The seaweed saga
Seaweed and jellyfish are found at all Southern New England beaches. Their appearance together and increase in numbers is no coincidence.
Algae, commonly referred to as seaweed, are an important part of the coastal ecosystem, providing food and habitat for a multitude of coastal organisms.
Seaweed is edible to humans, too, and useful in a multitude of ways. But sometimes, there can be too much of a good thing and your day at the beach involves detangling from the algae.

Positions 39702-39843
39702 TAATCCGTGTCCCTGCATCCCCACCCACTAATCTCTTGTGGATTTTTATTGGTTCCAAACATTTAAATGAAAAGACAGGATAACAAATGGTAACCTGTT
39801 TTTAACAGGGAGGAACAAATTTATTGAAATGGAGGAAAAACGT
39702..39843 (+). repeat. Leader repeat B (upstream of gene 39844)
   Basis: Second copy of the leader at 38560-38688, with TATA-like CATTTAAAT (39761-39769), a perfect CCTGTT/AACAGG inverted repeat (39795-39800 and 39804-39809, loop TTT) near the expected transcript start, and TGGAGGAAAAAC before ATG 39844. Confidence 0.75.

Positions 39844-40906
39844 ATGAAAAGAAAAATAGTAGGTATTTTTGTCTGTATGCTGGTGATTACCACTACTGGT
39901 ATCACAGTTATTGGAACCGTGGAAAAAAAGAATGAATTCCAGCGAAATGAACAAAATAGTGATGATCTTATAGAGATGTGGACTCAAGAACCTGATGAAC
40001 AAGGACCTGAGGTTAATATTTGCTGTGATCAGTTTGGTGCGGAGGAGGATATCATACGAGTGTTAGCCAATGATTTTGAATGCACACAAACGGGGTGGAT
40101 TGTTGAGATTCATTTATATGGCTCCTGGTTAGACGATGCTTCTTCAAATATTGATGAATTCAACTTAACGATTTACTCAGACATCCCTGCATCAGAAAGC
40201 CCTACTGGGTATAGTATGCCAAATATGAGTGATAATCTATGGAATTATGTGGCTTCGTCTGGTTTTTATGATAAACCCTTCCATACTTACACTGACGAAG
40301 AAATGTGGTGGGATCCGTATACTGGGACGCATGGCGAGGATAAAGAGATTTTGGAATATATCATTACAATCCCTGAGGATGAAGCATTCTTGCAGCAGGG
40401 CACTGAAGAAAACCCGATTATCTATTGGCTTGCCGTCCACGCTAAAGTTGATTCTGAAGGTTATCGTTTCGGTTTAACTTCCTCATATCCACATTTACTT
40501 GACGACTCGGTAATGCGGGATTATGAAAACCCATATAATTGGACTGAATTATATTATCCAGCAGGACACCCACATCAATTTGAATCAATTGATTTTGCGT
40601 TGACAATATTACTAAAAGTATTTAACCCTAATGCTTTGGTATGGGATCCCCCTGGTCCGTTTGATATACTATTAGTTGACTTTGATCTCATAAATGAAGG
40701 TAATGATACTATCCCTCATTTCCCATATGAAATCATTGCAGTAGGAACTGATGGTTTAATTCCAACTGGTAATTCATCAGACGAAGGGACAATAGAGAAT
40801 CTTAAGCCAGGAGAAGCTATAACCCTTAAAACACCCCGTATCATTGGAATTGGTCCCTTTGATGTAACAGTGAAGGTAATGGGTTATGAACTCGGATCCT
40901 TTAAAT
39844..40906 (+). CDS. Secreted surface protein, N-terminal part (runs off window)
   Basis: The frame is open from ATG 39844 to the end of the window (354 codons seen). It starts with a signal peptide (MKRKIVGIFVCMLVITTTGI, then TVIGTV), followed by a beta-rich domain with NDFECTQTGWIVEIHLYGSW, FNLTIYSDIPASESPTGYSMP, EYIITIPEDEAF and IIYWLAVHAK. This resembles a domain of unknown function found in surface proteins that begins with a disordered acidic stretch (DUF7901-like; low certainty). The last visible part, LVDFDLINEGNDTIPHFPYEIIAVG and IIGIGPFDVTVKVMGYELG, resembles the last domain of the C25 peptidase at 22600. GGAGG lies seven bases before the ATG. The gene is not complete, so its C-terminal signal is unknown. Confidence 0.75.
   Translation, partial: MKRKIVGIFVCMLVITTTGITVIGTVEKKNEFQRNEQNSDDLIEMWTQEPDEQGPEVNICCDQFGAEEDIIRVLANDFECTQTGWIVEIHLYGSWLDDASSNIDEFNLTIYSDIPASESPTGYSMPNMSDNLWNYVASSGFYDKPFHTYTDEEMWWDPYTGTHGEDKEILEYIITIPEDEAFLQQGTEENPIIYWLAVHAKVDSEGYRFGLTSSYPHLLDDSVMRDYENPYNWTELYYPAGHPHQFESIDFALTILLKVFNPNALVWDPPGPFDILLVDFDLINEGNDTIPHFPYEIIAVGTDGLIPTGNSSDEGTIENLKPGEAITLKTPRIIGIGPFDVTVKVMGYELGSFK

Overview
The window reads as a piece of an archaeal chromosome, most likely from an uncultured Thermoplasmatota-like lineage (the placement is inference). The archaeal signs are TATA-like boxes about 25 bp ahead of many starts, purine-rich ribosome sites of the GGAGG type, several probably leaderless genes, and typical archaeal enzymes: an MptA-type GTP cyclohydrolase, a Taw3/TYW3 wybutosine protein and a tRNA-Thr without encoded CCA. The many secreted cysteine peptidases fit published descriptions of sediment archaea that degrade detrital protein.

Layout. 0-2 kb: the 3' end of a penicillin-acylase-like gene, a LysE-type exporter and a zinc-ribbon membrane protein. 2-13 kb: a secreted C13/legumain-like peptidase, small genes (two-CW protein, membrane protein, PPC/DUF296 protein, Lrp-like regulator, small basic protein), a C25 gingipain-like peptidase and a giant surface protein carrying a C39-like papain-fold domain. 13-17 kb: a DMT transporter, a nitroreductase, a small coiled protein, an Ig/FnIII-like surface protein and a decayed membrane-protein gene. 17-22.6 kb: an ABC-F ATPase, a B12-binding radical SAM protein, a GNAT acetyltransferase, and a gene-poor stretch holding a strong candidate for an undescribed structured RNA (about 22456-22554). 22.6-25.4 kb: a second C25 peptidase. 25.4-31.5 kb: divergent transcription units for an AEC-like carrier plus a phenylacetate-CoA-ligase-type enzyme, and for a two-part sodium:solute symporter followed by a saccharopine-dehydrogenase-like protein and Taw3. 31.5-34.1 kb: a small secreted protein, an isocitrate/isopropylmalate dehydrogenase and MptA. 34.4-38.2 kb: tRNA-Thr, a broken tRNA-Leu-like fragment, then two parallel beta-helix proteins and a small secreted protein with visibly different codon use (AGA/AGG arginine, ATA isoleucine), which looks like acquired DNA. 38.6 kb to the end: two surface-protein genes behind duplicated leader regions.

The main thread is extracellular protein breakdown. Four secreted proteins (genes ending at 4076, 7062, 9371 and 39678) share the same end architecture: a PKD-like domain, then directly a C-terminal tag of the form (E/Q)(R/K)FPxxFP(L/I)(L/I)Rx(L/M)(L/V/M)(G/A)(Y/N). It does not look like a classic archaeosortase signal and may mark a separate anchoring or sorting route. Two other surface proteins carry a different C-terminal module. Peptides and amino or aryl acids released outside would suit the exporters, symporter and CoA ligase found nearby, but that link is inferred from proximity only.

Sometimes these blooms get trapped in coves type inlets, relying on a change in the water currents and the dynamics of the beach to wash it out to sea.
Much like plants on land, seaweed has seasons of blooming in the spring. And just like land plants, they respond to fertilizer, specifically nitrogen. Nitrogen enters the ocean primarily from coastal land use of fertilizer and wastewater treatment.
More algae means more food available to ocean animals. Bottom line, more food available means more jellyfish. As their numbers grow, it becomes more important than ever to follow coastal marine ecologist Dr. Christine Ramsay’s tip for dealing with jellies.
“A safe bet is just don’t touch it unless you absolutely know what you’re doing,” explained Ramsay.
Good advice for a sting-free trip to the beach.